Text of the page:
The Far Horizon Magazine

Stepping Back in Time, at the Pushkar festival

Rajasthan, the romantic desert state of India, hosts many colourful festivals throughout the year. Many of these festivals draw on the heritage of nomads, traders and magnificent Rajput warriors, to deliver a truly unique desert experience.

Pushkar 3Surely the most famous is the Pushkar Camel Fair held on the full moon each November. The fair is an epic spectacle with more than 10,000 camels, horses and cattle, nomadic herders, traders and tourists all gathering to trade, as well as enjoy the carnival atmosphere. Other than that there are bazaars, storytellers, jugglers and enough excitement to keep you enthralled for days on end.

In 2015, the official dates are from November 19-25, however it is advisable to book accommodation in advance or arrive a few days early. Thousands of fair goers are competing for accommodation in desert tents, farm homestays, heritage hotels and simple guest houses. The simplest way to reach is via and Indian Railways train to Ajmer and transfer to the Pushkar line, or go by road along the winding route through Snake Mountain (Nag Parbat) on a local bus for a cheap and authentic start to the festivities. The nearest airport at Jaipur is about two and a half hours away. If using taxis be prepared to haggle hard at festival time.

The Pushkar Camel Fair was originally intended to attract local camel and cattle traders during the holy Kartik Purnima festival around the November full moon. Today it is one of the biggest festivals in India attracting not just the traders but tourists from all over the world. And no wonder!

Pushkar 4

The camels are dressed up in finery such as jangling silver anklets and are brushed, groomed and shaved before being entered into beauty contests, races and trade discussions. The best camels attract high prices indeed and the owners go to great lengths to present their assets in the best possible condition. Surely everyone should see the camel beauty contest at least once and test their camel judging skills.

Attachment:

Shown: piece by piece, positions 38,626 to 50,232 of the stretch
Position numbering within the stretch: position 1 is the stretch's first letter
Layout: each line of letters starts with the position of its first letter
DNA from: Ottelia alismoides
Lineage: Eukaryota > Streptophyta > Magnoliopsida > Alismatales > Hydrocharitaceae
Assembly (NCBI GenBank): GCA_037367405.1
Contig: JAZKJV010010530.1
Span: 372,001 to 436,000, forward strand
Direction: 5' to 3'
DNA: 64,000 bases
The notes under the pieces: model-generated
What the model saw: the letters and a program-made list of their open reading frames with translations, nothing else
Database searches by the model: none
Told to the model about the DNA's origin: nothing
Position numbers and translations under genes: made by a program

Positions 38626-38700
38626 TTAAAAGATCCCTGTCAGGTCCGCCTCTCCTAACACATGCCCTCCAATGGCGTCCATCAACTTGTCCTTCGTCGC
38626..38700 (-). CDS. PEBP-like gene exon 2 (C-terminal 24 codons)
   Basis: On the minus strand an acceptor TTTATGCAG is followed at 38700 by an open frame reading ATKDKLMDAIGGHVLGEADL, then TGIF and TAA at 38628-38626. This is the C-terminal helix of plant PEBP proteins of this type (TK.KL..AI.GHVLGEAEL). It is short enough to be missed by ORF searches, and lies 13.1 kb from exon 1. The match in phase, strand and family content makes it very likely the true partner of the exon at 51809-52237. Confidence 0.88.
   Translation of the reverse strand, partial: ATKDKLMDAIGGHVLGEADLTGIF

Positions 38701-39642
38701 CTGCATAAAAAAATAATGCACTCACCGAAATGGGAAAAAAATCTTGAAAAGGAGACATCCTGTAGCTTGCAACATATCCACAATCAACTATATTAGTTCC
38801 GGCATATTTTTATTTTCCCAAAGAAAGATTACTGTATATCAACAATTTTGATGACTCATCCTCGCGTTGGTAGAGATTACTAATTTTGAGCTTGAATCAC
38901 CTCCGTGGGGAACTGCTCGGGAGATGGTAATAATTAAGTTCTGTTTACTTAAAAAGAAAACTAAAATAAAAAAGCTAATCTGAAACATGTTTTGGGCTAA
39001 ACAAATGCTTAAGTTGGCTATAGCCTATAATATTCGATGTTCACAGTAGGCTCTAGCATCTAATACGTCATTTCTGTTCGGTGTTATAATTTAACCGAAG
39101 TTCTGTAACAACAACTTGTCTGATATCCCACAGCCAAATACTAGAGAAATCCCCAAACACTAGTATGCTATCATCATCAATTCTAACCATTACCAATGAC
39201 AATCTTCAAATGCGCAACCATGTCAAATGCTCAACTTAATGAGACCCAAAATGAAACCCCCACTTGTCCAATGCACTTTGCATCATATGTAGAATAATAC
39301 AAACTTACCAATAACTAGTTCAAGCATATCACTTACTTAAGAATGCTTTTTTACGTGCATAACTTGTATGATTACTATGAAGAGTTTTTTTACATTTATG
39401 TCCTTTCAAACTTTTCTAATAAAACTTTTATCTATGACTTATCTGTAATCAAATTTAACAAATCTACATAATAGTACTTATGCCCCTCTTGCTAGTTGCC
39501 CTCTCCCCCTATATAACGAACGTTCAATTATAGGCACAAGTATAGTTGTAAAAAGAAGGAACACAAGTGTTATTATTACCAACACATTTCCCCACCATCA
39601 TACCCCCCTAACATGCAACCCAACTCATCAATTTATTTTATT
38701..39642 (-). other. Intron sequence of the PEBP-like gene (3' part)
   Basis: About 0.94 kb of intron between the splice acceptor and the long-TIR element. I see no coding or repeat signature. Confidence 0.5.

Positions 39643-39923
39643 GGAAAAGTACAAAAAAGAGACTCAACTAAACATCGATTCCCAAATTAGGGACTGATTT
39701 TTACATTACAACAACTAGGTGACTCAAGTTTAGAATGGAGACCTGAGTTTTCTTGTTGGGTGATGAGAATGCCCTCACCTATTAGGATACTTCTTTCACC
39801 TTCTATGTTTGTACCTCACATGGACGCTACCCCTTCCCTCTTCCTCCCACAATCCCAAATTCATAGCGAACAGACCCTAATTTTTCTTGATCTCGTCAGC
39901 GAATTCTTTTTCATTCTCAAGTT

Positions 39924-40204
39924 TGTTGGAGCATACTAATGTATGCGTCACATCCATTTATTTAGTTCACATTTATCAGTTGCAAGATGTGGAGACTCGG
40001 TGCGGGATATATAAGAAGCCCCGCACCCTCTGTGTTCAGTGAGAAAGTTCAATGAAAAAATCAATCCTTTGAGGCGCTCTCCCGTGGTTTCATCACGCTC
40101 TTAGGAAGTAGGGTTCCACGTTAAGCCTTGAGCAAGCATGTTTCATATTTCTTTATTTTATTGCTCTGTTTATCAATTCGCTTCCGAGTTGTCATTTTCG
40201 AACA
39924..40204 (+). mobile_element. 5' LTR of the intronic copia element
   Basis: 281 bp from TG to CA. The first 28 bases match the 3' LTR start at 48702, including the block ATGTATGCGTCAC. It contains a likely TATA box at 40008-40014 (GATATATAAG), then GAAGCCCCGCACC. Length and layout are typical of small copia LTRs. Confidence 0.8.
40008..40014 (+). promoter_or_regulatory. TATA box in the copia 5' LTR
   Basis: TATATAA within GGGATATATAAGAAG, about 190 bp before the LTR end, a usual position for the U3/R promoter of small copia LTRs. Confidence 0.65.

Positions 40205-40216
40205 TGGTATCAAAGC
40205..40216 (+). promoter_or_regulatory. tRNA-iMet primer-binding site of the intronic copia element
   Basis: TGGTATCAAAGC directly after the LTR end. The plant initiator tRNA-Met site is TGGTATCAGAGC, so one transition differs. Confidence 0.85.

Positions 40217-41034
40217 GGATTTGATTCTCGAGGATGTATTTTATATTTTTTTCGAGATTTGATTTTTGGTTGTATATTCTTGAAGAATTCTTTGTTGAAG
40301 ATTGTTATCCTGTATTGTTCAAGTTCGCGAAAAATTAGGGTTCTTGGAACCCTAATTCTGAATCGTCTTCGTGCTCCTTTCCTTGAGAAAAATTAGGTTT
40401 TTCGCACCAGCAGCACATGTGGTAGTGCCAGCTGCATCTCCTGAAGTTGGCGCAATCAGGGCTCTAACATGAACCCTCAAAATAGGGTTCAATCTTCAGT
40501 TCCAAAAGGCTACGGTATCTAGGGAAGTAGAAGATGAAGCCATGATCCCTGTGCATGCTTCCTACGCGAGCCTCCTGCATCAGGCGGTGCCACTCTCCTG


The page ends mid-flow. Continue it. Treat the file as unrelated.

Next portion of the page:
It’s not all about camels though. There are the usual attractions of any big fair such as magicians, acrobats, jugglers, and the ubiquitous snake charmers – stand well back! Then there are the carousel rides for the young – and young at heart. You can test your haggling skills at the arts and crafts bazaar where all kinds of local handicrafts such as bracelets, textiles and clothes are for sale. For the more culturally oriented you can enjoy the performances of Rajasthani folk music, classical music, and dancers. A highlight of the festival is the moustache competition. Rajasthani men are famed for their impressive and elaborate moustaches, of which they are justifiably proud, strolling though the bazaars twirling and preening themselves in preparation. Moustaches are a serious business in Rajasthan.

There is occasionally a random cricket match between the local Pushkar cricket club and a team comprising of foreign enthusiasts. It’s no Eden Gardens, but still a lot of fun and keenly contested.

Pilgrims also come to the festival to bathe in the holy waters of Pushkar Lake, which is said to absolve them of their sins. Bathing on the full moon day is especially auspicious. This is the day the god Brahma is said to have created the lake; the temples fill with pilgrims, and temple dances are performed.

There are twice daily walking tours of the fair, photography tours, and you can even gaze on it from above on a hot air balloon tour.

Isn’t it time you experienced this centuries old fair, in one of India’s oldest cities?

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